Local Moco: New Year’s Gau
Gau, or Chinese new year mochi, is a staple at annual events like the annual Chinese New Year celebration at Hawaii’s Plantation Village.
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Explore Hawaii’s wealth of New Year traditions at Hawaii’s Plantation Village on Saturday, when the village will celebrate the Year of the Pig (or Boar). There’s free admission to the museum houses, where you can sample ethnic foods, learn games of the plantation era, enjoy cultural entertainment and purchase crafts and ethnic dishes to take home.
The event runs 10 a.m. to 2 p.m. at the village, 94-695 Waipahu St. Call 677-0110.
Village staffer Steven Pang makes gau, the classic Chinese new year mochi, for the annual event. In fact, he’s been making gau for more than 30 years, using an adapted recipe of one included in a village cookbook.
Pang grew up on land that is now part of the village, and his parents, Joe and Marjorie Pang, were instrumental in producing the tour of the area that’s still used today.
He recalls helping his mother steam gau in a large wok over a wood fire, a project that required keeping the fire going “good and strong” for more than eight hours, and adding boiling water to the wok through the process.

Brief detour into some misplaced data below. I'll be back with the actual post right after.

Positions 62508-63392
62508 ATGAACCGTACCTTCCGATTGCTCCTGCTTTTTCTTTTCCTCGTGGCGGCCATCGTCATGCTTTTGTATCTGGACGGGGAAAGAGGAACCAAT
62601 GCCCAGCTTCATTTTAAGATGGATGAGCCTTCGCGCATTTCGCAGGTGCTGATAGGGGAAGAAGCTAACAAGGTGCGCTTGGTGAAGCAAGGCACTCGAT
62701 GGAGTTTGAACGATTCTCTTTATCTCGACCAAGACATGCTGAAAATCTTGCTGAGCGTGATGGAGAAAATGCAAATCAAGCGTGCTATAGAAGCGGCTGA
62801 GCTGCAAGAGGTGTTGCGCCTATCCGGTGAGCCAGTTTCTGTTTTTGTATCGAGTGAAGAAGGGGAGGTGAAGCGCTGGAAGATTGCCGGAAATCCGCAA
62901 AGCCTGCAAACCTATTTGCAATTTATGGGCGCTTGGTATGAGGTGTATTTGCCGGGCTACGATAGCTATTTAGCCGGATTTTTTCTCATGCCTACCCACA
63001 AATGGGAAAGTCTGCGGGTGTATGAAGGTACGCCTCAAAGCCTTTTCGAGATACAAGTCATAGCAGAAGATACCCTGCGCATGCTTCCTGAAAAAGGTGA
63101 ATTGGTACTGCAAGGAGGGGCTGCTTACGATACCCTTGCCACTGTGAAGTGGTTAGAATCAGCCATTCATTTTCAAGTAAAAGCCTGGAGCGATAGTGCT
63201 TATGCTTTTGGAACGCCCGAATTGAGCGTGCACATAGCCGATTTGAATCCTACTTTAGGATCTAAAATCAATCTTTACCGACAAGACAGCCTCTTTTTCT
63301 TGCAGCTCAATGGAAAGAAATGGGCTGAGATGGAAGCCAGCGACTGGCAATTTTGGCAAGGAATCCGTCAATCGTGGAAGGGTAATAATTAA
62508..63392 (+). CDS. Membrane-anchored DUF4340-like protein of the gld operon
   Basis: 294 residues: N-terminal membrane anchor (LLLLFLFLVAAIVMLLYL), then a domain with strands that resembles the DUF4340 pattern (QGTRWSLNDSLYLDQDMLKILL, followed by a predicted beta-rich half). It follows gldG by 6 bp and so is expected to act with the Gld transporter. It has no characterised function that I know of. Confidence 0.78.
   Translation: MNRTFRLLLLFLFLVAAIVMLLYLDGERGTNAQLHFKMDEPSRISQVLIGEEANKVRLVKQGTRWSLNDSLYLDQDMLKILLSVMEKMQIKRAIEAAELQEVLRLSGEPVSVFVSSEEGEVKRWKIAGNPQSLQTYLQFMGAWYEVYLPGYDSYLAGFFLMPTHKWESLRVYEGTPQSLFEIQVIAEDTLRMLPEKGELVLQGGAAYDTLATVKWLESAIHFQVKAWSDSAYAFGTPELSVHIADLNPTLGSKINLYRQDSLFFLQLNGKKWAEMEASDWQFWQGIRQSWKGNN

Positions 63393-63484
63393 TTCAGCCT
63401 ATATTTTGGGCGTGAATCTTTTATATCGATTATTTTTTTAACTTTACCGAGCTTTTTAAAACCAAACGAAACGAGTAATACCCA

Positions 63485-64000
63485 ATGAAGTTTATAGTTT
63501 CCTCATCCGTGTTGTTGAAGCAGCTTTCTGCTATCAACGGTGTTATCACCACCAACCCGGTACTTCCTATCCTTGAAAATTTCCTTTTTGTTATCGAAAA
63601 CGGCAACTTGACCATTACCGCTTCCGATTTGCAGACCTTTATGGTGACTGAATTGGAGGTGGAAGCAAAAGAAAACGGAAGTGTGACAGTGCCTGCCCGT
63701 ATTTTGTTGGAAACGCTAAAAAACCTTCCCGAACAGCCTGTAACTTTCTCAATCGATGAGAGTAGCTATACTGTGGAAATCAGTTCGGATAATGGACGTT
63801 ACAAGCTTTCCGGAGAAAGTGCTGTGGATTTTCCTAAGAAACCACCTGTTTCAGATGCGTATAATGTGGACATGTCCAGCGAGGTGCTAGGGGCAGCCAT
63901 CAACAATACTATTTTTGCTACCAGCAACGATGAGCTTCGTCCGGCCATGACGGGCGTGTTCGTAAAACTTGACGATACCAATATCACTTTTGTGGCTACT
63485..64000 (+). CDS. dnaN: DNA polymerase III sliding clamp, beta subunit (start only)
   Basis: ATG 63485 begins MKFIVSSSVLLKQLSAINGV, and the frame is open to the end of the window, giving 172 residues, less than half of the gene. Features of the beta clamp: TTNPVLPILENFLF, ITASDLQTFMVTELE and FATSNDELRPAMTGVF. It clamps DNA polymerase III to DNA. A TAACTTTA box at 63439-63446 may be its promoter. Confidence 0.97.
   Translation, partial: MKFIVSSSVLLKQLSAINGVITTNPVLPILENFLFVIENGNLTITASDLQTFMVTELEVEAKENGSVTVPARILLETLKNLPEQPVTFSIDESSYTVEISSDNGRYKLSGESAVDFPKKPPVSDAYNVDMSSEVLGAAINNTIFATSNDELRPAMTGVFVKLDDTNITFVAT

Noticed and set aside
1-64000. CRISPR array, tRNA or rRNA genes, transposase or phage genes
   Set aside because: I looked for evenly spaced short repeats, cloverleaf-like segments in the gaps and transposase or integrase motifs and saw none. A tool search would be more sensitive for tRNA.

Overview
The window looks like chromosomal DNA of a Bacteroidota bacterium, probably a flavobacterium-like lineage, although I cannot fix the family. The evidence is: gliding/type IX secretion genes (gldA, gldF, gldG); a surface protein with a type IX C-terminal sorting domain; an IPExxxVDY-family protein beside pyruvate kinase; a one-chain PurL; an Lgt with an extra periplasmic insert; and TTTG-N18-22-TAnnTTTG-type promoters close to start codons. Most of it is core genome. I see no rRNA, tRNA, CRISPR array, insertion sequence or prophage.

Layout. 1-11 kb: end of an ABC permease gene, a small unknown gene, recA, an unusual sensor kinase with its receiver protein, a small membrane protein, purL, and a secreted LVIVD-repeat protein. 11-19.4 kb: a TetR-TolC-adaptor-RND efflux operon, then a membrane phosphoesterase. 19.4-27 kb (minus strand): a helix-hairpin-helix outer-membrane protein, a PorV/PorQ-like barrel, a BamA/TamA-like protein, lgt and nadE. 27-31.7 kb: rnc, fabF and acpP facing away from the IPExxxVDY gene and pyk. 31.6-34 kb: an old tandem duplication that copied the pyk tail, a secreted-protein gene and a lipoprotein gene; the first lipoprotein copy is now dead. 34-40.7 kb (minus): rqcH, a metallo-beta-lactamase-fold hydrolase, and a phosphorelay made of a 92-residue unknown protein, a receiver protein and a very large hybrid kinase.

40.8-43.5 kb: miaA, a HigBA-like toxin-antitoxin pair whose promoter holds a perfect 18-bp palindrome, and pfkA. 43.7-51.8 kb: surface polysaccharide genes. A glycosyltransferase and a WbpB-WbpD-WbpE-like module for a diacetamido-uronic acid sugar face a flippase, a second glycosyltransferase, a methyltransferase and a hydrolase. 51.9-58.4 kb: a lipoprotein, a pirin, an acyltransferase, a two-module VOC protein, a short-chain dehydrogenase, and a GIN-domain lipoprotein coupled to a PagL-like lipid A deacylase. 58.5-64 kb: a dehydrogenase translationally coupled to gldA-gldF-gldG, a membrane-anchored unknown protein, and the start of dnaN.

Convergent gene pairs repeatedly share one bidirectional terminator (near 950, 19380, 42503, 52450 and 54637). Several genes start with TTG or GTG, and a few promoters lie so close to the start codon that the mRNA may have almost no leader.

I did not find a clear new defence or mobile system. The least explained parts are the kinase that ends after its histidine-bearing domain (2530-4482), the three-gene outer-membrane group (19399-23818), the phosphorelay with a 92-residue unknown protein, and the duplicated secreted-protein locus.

“Thank goodness for propane now,” said Pang.
A gau’s round shape is said to symbolize reunion of family, and its stickiness, cohesiveness of family. The dessert’s sweet flavor represents the sweetness of life, and sesame seed topping the blessing of many children.
NEW YEAR’S GAU
Adapted from a recipe by Eleanor Tom Sun
- 4-3/4 cups water (or more)
- 3-1/2 cups dark brown sugar
- 2 pounds mochi flour (available in Asian food aisles in supermarkets)
- 3 tablespoons oil
- Ti leaves, oiled (eliminate this step by coating pans with cooking oil spray)
- 1 Chinese red date
- Sesame seeds
In pot over low heat, stir water and sugar until sugar is dissolved. Bring to a boil, remove from heat, and cool.
Place mochi flour in bowl. Add sugar liquid gradually and mix well. Add oil and mix well.
Pour mixture into a pan or oven-safe glass dish coated with cooking oil spray (or lined with oiled ti leaves).
Place in steamer. Steam 3 hours.
When gau is done, drain off any water from the top; place 1 red date in the center and sprinkle with sesame seeds. Makes 1 gau.
Nutritional information unavailable.